The outside of the Administration Building at Stony Brook University. Even as Stony Brook’s enrollment increased steadily, the university apparently went broke. EMMA HARRIS/THE STATESMAN

A 10-year period of continuous expansion of the U.S. economy began in 2008, as part of a broader global economic expansion. The stock market rose nearly 300% and New York state coffers were filled with finance industry dollars. State allocations to the State University of New York (SUNY) remained relatively stable, despite large declines in support for state universities across the country. Student enrollment at Stony Brook increased steadily and the university received historically large philanthropic donations. These can be fairly described as unusually favorable economic conditions, yet we apparently went broke.

What went wrong?

From the perspective of many long-serving faculty, the primary cause of the chronic financial problems within the university is quite clear: incentives for upper management are poorly aligned with the long-term best interests of the institution and have been for some time. The high-profile projects that, at least in principle, get upper management new and more prestigious jobs elsewhere are exactly the same projects that have been steadily bankrupting the university.

To give one example, there was no pressing institutional need to develop Division I sports at Stony Brook University (SBU). The local area was already over-endowed with professional teams competing for the sports entertainment dollar and it was well known at the time that Division I sports are a net financial drag on all but a select few universities. Football has proven particularly problematic with football-induced brain damage (chronic traumatic encephalopathy [CTE]) creating a moral, legal and financial hazard. Yet, we now have Division I sports and a large stadium to support despite lacking the funds to sustain core academic programs. Over subsequent years many of these “initiatives” have been more or less egregiously out of alignment with the university’s actual needs.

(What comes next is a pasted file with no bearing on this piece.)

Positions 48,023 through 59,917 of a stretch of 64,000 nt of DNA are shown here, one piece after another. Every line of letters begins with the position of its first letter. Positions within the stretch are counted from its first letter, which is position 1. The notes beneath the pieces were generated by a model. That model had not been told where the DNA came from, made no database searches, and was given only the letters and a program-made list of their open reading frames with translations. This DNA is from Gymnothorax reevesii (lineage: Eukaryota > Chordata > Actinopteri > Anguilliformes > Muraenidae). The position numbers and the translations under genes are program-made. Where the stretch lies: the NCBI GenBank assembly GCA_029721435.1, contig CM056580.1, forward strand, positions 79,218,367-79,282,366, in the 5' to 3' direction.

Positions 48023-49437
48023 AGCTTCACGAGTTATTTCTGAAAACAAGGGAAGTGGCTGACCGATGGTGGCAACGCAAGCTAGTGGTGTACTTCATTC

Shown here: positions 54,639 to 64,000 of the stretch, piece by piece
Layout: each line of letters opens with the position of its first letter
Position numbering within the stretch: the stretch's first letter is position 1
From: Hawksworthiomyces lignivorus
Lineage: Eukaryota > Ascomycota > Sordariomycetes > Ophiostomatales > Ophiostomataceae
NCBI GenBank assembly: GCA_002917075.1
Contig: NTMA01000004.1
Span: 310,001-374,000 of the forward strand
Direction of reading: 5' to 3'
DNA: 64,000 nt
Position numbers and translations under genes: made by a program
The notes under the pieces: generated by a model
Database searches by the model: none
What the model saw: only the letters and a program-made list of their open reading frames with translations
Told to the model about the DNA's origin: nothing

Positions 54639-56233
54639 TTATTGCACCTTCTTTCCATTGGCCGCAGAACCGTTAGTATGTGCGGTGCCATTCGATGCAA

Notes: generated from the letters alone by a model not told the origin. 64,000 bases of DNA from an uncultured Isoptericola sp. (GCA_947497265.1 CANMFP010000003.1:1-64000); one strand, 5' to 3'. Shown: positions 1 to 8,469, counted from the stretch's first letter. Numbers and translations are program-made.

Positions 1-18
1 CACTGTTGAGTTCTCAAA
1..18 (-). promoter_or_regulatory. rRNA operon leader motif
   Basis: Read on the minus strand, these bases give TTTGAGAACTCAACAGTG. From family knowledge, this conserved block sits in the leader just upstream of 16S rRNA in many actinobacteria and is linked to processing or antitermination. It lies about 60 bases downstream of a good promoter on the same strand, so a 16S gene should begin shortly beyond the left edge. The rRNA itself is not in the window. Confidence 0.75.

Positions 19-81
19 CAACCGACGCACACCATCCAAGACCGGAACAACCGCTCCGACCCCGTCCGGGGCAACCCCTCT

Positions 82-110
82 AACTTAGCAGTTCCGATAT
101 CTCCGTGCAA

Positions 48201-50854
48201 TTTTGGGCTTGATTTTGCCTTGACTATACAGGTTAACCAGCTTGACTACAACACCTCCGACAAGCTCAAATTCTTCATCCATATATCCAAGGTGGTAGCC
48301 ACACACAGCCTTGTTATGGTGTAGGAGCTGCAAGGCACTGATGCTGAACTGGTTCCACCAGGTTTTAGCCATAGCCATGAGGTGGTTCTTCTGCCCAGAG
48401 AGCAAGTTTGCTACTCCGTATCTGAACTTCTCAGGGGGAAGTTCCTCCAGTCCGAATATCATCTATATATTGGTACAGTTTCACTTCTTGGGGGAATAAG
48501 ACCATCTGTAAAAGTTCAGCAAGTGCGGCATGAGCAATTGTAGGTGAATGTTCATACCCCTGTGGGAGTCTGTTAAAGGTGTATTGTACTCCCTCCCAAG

Stony Brook is the spiritual successor to City College of the 1950s and this is a role that we should embrace with pride. During the middle of the last century, City College provided an elevator for the advancement of the poor and working class of New York City, while also creating an outstanding academic environment. Stony Brook comes closest to that ideal among the NY state universities and we should build on that role, rather than reach for other unattainable goals. If our finances are managed appropriately, we can be both academically outstanding and a significant engine of social mobility. Unfortunately, over the last two decades, a cultural cringe has plagued SBU’s development as one administrator after another has attempted to remake us in the image of other universities. Many of these other universities are not models to emulate; they are cogs in a corrupt and broken system. Most of them are driving up tuition costs much faster than the rate of inflation, making a good education unattainable for an increasing fraction of citizens. And, as the recent admissions scandal has shown, the big brand name private universities are, in some ways, just as corrupt as the Church before the Reformation. Compared to these places, Stony Brook is “the shining city on the hill” — a relative refuge of egalitarianism and student scholarship.